By Amber Millay
The holiday season is often depicted as the best time of the year, but that doesn’t necessarily ring true for everyone.
With many festivities and traditions and limited time to participate, it is natural to feel an overwhelming sense of dread or pressure to ensure everything is done perfectly. Holiday celebrations are meant to be exciting and comforting, and while it may feel that way for many people, it also can bring about unwanted triggers, stressors and tension.
Some of the heightened stressors around the holiday season can include perfection, pressure to participate, focus on food and weight, emphasis on gift buying and reminders or anniversaries of loss.
When someone is experiencing stress during the holidays, it can be difficult for them to find the positives about celebrating with loved ones because it might trigger negative emotions or behaviors. It is important for people to feel supported and know they are in a safe space to express feelings freely, whether they are negative or positive, but that may not always be a possibility for some.
Whether you are happy or sad during the holidays, try to find your reason for the season and what it means for you. There is a lot of pressure for others to feel that sense of happiness, joy and peace. While these are positive and uplifting messages to emphasize, they may diminish and reinforce that people should keep negative feelings and emotions to themselves.
It can be easy to stay stuck in your own head and think about everything that can go wrong, why you dislike the holidays or how to create a meaningful holiday for others, but it is vital to shift your focus. Rather than creating a peaceful space for yourself, it may only enhance your stress about the holidays, make it challenging to live up to your own expectations and as a result, disappoint you.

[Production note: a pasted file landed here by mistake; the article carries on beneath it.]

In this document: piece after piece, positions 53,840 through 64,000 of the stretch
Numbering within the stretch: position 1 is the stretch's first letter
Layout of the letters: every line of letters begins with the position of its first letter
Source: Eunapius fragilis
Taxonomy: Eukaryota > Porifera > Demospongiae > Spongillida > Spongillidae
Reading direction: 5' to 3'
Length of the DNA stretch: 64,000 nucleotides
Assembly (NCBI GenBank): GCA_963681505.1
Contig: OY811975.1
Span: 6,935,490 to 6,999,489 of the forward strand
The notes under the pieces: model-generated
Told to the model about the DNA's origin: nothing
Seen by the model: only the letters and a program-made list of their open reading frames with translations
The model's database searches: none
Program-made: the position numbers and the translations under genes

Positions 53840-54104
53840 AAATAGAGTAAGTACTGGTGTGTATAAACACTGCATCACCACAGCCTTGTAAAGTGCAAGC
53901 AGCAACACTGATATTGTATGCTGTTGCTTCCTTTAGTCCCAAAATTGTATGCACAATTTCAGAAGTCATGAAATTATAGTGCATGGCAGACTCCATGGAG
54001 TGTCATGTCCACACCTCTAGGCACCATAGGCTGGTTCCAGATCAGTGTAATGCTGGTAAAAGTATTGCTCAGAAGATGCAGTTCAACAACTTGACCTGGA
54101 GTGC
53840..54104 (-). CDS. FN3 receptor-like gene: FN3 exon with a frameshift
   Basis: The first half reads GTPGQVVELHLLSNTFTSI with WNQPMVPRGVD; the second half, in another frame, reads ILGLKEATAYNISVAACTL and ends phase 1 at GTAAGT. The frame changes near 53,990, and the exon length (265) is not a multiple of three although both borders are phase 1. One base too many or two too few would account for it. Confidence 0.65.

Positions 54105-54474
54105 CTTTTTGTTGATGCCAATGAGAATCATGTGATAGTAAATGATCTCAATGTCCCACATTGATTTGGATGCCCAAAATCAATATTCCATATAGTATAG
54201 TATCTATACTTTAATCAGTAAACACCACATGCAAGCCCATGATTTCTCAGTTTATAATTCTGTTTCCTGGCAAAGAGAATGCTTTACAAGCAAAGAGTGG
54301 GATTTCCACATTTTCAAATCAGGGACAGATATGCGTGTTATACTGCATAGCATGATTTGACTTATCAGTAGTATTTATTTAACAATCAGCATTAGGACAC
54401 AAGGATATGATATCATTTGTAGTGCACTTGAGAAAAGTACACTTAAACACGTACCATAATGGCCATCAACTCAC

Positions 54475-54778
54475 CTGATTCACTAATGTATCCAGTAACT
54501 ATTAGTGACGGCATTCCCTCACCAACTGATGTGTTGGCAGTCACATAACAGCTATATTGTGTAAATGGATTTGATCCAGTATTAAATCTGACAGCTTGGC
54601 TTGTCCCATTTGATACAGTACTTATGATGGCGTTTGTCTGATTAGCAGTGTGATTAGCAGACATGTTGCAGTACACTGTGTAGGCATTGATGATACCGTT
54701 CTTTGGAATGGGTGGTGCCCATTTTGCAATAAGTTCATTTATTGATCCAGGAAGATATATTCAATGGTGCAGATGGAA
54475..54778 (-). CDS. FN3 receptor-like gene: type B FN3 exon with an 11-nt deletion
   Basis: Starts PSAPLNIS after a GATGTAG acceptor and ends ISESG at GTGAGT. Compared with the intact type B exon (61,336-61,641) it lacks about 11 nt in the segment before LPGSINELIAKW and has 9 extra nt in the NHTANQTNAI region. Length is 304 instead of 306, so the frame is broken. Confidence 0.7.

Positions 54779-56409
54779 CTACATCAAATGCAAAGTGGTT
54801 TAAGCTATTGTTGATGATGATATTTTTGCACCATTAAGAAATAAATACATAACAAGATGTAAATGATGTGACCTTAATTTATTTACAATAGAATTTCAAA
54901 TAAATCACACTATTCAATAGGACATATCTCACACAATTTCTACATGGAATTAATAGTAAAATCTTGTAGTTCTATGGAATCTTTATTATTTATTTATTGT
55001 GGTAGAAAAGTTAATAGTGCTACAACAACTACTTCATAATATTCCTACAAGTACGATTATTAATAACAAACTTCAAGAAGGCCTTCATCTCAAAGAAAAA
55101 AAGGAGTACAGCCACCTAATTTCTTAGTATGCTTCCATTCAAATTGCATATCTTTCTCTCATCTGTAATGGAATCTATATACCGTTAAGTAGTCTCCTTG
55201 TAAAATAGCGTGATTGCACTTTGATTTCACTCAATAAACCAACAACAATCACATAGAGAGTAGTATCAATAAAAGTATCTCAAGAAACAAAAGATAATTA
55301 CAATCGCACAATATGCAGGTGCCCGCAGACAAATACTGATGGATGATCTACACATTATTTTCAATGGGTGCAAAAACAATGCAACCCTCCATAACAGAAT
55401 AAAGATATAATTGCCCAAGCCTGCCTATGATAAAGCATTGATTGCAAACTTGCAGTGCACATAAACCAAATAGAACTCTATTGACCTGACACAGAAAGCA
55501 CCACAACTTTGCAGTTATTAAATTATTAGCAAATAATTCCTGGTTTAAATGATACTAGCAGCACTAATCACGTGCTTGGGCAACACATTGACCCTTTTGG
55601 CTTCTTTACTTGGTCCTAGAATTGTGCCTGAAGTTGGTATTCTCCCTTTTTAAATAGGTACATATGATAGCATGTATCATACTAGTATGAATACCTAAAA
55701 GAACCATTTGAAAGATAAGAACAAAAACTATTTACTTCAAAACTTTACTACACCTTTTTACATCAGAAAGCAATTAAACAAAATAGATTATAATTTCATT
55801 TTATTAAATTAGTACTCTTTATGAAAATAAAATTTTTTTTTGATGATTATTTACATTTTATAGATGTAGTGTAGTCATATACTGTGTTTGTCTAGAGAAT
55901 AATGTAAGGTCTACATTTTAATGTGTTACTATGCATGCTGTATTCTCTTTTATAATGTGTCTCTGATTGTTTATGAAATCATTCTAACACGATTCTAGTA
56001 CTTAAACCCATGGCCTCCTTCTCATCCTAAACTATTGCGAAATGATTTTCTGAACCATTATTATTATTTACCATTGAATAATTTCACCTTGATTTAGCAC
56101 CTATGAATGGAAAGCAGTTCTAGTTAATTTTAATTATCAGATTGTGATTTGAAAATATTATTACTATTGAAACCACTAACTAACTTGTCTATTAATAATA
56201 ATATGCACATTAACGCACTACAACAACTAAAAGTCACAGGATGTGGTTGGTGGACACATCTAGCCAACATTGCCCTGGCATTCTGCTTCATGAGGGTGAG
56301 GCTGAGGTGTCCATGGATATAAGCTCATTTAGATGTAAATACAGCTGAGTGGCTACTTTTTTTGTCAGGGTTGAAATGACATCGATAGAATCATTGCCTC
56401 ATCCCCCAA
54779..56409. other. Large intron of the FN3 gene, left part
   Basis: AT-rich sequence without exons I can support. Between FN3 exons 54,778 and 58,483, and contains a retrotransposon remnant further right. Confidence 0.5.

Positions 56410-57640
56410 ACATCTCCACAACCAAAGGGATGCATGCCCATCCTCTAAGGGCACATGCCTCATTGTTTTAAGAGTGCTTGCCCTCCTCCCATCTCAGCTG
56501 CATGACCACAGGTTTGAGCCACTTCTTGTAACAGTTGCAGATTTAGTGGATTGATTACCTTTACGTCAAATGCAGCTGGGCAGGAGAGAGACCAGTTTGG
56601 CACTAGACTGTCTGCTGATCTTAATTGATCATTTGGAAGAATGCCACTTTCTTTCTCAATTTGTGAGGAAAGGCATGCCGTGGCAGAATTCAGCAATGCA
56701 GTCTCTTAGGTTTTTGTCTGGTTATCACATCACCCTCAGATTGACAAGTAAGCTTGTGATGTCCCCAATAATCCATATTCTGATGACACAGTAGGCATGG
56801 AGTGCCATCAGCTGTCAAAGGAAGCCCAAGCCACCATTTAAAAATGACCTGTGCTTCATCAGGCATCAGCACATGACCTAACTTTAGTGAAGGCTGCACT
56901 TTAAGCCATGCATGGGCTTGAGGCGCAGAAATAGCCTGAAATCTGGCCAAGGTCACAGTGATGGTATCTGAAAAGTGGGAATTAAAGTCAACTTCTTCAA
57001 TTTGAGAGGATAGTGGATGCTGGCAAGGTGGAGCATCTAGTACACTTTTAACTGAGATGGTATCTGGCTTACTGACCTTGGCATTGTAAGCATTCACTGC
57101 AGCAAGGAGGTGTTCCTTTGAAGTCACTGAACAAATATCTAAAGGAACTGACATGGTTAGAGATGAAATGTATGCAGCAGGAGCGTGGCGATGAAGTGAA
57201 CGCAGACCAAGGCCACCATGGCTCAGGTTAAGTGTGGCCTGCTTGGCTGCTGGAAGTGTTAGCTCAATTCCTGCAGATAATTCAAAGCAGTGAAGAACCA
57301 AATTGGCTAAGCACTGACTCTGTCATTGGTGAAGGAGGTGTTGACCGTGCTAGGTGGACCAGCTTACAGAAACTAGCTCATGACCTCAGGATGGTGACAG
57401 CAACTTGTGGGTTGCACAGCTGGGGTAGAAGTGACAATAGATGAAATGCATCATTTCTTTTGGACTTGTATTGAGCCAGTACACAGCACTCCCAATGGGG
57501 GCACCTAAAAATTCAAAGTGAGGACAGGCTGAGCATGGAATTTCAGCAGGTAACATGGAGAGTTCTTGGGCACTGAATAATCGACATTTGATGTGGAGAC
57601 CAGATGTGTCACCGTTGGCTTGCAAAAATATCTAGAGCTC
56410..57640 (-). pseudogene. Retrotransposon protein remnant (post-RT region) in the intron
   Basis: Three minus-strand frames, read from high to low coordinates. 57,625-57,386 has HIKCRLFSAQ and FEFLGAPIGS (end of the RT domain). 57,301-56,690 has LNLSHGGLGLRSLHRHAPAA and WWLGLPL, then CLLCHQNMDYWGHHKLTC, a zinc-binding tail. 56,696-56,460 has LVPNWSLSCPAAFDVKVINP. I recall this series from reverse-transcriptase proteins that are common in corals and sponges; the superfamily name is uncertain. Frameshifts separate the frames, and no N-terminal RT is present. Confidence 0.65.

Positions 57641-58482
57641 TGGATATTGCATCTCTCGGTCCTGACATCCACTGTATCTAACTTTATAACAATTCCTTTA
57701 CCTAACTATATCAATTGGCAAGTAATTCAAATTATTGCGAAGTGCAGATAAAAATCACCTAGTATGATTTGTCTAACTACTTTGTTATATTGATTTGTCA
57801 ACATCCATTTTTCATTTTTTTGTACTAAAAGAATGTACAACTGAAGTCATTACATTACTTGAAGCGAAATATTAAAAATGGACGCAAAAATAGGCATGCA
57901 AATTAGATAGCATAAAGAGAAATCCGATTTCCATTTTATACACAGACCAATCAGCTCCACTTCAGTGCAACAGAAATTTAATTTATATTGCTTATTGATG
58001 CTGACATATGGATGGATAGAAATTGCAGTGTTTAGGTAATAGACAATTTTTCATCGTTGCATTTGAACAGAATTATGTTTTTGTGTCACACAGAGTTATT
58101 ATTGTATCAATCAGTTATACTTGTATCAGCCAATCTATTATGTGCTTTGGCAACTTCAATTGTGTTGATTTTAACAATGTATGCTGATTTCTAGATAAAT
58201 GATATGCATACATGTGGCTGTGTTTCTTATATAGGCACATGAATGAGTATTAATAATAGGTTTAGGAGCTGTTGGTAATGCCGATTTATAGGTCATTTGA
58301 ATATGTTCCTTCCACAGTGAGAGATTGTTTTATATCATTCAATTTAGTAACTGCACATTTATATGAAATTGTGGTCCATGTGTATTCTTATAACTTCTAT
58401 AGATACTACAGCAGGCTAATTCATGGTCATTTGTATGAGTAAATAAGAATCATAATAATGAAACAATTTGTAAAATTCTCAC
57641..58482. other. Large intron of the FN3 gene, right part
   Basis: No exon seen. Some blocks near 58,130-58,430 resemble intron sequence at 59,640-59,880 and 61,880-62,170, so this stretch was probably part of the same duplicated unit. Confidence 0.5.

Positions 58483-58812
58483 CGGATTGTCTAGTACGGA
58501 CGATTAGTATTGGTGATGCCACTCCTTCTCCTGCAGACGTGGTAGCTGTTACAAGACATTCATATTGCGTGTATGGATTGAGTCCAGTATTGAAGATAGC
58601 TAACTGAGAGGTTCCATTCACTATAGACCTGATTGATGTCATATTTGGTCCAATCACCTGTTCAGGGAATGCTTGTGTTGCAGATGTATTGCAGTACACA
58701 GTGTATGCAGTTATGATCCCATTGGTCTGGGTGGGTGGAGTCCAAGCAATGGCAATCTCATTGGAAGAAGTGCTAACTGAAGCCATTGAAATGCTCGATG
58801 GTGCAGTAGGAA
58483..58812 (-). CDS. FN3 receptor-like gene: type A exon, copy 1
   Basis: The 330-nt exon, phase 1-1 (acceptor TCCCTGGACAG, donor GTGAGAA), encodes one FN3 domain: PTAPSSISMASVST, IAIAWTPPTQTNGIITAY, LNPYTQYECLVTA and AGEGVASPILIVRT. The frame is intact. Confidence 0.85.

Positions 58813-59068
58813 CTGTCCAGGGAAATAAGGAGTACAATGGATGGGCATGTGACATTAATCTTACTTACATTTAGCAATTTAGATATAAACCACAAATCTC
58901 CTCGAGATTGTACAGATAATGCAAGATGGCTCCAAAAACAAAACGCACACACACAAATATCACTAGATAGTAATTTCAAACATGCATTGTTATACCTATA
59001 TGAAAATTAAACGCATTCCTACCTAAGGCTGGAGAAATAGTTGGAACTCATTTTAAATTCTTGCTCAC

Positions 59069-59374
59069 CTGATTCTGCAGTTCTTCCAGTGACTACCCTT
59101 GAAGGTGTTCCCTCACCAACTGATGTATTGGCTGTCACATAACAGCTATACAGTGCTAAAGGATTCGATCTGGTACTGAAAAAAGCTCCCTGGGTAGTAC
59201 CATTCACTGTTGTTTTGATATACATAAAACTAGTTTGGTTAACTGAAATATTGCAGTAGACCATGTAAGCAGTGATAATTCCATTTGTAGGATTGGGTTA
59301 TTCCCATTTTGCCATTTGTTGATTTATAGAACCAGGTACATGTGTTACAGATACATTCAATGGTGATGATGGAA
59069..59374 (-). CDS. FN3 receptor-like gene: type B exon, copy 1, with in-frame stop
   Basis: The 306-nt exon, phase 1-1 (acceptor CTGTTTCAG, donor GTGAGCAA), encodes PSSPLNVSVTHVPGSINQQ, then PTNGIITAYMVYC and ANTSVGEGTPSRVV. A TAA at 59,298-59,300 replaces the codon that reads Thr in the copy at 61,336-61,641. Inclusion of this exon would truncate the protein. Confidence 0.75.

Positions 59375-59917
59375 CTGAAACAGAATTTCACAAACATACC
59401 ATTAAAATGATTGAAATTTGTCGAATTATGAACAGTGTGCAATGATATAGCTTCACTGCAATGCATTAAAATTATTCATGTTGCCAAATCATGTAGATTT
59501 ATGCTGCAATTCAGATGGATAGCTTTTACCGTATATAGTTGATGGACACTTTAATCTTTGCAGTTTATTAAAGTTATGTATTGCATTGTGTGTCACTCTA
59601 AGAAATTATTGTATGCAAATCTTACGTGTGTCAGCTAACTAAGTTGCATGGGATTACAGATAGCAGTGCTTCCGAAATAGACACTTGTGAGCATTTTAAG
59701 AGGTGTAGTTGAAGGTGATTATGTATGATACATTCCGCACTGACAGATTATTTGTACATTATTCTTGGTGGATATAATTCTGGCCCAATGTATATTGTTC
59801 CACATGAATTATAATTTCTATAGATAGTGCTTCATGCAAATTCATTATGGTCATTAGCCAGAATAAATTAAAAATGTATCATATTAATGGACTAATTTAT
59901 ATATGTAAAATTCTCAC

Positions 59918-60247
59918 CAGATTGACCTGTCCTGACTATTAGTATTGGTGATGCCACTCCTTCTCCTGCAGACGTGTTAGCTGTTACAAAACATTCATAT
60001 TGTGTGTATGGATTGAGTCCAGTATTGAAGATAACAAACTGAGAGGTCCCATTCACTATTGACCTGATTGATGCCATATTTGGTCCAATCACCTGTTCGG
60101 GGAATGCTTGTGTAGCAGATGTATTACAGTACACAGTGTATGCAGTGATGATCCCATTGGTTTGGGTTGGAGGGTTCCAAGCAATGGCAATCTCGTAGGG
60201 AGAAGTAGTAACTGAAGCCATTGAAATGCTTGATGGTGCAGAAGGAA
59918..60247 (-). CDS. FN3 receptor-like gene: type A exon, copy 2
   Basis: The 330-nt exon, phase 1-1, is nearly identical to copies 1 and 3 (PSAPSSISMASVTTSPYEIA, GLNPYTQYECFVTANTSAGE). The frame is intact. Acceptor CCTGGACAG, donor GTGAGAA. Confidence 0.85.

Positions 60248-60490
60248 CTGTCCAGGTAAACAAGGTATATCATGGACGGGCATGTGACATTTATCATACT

Although the holidays are both exciting and chaotic, it is essential to learn ways to create more peace for yourself and ultimately increase your well-being:
• Don’t overdo it. Try to be realistic with limitations. Know you don’t have to go shopping or buy gifts if you don’t have the money or don’t want to. The holidays don’t have to be perfect for people to be happy, be kind to yourself and take breaks when you can.
• Prioritize yourself. Listen to your body. Try to avoid pushing your limits because your body will tell you that you need rest. If you notice symptoms in your body from stress, such as headaches, stomach aches, anxiety, withdrawal or irritability, consider stepping back to focus on yourself and your well-being.
• Set boundaries. Know that you can say no if you feel uncomfortable with any events or festivities. Try to create boundaries with loved ones beforehand and honor them by removing yourself from the environment or speaking up when necessary.
• Find pressure relief. Find a safe space or person to go to when processing or trying to feel emotions. Allow yourself the room to feel and heal during the stressful holiday season and know that you are not alone. It is OK to not be happy about the holidays.
Remember that your well-being is more important than the stressful territory that comes with the holiday season. Understand that your emotions are valid, and only you can decide what makes the holidays meaningful and full of happiness for yourself. Once you learn to set boundaries and prioritize yourself, the holidays may become easier to manage.
If you find that you are still struggling with your mental health, it may be time to reach out to a mental health professional. They can provide you with additional tools to help you process your emotions and find better ways to manage them through coping skills.
Amber Millay is a child and family manager at Centerstone, a nonprofit health system specializing in mental health and substance use disorder services. For information, visit centerstone.org or call 877-HOPE123.